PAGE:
alexa Efficacy Of Combination Mucosal Vaccination And Immunotherapy Strategies For The Treatment Of HPV-associated Cancers
ISSN: 1948-5964

Journal of Antivirals & Antiretrovirals
Open Access

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4th World Congress on Virology
October 06-08, 2014 Hilton San Antonio Airport, TX, USA

K Jagannadha Sastry
ScientificTracks Abstracts: J Antivir Antiretrovir
DOI: 10.4172/1948-5964.S1.020
High-risk human papillomaviruses (most frequently HPV-16) are sexually transmitted infections responsible for preand cancerous lesions of cervix as well as a high percentage of anal, vaginal, vulvar, penile and oropharyngeal cancers. Effective vaccines based on the HPV core protein L1 currently approved for prevention of new HPV infections in young adults are ineffective to treat existing infections/lesions which predominantly express the viral E6 and E7 oncogenes but not L1. Therapeutic vaccines based on the E6 and E7 tumor antigens are urgently needed, especially for people in the developing world to combat HPV diseases. We discovered specific HPV-16 E6 and E7 peptides for which memory T cell immunity is associated with recurrence-free survival in women treated for HPV pre-cancerous cervical lesions. In mouse model studies, mucosal intranasal immunization employing these E6 and E7 peptides admixed with novel adjuvants induced HPV-specific systemic and mucosal effector CD4/CD8 T cell responses that prevented HPV+ tumor formation. Therapeutic mucosal intranasal vaccination with these peptides in combination with adjuvants significantly reduced HPV tumor growth in mice affording long term survival advantage. Furthermore, combination of intranasal vaccination with the E6 and E7 peptides with immune check point blockade antibody treatmentresulted in significant tumor regression leading to eradication. These data support future clinicaltesting of combination vaccine immunotherapy strategies for effective treatment and possibly eradication of preand cancerous HPV lesions.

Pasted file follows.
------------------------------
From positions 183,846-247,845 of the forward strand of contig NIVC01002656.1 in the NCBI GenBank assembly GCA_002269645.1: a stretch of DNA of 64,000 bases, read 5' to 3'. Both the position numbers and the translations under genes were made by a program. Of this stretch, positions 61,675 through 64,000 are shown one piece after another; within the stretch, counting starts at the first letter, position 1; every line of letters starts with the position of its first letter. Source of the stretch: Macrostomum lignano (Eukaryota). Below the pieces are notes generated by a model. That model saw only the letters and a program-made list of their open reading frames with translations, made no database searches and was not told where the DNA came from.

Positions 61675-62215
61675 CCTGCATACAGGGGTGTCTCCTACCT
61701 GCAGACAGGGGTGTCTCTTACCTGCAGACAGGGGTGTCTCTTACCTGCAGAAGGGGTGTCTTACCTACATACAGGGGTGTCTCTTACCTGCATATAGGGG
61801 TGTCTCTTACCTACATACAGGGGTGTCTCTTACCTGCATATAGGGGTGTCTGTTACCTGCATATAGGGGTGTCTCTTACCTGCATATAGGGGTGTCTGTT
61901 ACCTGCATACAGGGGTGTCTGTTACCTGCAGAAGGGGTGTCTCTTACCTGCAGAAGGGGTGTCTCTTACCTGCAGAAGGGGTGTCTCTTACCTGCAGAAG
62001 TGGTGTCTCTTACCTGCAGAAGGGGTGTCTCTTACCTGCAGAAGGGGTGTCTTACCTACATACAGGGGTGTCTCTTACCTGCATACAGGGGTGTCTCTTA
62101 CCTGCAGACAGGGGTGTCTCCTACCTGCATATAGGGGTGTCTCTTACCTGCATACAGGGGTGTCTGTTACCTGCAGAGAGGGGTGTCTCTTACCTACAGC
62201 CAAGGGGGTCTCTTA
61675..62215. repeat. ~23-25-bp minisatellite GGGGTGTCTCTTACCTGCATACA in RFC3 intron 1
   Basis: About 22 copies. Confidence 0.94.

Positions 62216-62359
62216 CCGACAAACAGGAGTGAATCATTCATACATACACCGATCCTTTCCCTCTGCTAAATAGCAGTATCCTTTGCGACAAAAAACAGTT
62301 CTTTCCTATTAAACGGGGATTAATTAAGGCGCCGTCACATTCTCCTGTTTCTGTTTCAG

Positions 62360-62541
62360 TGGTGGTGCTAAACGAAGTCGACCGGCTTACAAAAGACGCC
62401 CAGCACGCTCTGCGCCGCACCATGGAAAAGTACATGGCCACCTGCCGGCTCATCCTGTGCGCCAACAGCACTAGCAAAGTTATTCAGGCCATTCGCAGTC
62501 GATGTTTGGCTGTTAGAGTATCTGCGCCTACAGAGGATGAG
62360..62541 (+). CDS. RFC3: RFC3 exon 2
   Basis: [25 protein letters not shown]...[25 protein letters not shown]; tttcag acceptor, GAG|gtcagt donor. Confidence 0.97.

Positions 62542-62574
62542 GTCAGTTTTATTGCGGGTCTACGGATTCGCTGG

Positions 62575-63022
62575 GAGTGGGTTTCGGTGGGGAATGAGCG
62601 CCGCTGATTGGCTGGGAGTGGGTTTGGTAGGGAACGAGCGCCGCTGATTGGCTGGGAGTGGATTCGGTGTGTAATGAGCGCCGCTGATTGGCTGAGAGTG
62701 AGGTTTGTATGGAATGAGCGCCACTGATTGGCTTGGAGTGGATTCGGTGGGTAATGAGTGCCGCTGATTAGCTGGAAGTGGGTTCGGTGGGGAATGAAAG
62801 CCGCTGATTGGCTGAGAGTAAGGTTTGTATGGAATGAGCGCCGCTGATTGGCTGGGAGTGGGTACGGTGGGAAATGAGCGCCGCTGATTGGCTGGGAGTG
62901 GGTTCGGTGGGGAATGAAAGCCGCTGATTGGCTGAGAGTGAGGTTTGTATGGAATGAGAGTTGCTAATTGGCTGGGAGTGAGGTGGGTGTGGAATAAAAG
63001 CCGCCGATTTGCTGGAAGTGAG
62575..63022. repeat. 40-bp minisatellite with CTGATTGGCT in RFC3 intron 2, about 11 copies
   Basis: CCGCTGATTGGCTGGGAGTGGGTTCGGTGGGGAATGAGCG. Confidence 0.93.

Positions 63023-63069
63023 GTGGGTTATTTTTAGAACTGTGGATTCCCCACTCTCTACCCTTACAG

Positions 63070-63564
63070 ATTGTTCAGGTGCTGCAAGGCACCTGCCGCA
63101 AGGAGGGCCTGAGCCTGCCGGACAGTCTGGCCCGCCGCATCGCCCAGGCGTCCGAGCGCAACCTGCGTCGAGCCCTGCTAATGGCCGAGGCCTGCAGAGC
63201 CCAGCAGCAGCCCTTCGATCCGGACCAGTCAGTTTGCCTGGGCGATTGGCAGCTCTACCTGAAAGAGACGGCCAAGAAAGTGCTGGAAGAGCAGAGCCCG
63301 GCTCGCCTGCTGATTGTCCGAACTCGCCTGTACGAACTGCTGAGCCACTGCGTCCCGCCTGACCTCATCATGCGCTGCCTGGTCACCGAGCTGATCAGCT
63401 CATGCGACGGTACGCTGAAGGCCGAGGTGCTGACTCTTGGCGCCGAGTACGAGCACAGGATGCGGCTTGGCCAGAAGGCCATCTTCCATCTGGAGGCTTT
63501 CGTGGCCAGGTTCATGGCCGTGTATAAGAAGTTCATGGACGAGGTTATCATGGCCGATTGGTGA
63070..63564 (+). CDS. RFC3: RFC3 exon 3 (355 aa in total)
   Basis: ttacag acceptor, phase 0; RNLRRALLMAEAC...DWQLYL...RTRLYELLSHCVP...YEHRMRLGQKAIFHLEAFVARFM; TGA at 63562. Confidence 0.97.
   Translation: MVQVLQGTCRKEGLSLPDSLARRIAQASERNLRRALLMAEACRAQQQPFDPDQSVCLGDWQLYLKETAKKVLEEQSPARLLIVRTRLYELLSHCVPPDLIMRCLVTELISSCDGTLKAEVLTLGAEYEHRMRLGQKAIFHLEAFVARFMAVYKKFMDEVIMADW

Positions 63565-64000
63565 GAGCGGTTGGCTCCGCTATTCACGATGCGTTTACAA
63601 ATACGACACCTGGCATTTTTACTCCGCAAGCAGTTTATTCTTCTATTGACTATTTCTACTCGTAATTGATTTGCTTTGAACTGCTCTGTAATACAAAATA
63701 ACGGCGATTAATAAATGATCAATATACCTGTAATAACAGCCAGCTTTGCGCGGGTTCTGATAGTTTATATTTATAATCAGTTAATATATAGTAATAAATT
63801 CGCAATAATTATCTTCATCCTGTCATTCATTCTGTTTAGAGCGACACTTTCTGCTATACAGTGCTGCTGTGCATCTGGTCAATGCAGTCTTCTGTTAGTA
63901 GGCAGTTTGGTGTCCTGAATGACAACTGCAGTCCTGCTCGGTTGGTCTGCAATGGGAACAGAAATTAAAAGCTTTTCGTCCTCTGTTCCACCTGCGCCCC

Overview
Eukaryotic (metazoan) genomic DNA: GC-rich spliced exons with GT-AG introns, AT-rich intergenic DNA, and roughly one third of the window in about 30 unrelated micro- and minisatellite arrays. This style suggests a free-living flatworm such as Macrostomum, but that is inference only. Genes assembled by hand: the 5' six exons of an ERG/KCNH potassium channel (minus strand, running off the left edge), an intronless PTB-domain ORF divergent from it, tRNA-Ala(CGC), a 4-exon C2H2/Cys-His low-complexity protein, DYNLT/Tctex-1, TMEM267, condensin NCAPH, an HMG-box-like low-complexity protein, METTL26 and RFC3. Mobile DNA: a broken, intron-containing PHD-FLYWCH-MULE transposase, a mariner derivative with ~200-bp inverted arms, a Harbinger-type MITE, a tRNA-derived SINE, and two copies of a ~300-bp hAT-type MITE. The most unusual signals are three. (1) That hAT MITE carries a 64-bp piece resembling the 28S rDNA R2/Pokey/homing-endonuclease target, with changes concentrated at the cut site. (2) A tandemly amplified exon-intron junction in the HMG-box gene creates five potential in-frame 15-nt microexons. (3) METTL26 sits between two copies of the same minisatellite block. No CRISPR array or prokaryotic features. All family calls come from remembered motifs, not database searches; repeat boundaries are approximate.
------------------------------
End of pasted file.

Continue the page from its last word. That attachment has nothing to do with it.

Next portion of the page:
Jagan Sastry is a professor in the departments of Immunology and Veterinary Sciences at The University of Texas MD Anderson Cancer Center, Houston, TX. His research over the past 25+ years, supported by NIH, industrial and private funding in the broad areas of viral oncology and immunology, focuses on understanding the biology, pathology, immunology and genetics of HPV-associated cancers and HIV-induced AIDS. The overall goals are to develop vaccines and therapeutics for prediction, treatment and prevention. He actively mentors graduate/undergraduate students and post-doctoral fellows as well as serves on NIH study sections and editorial boards of scientific journals.
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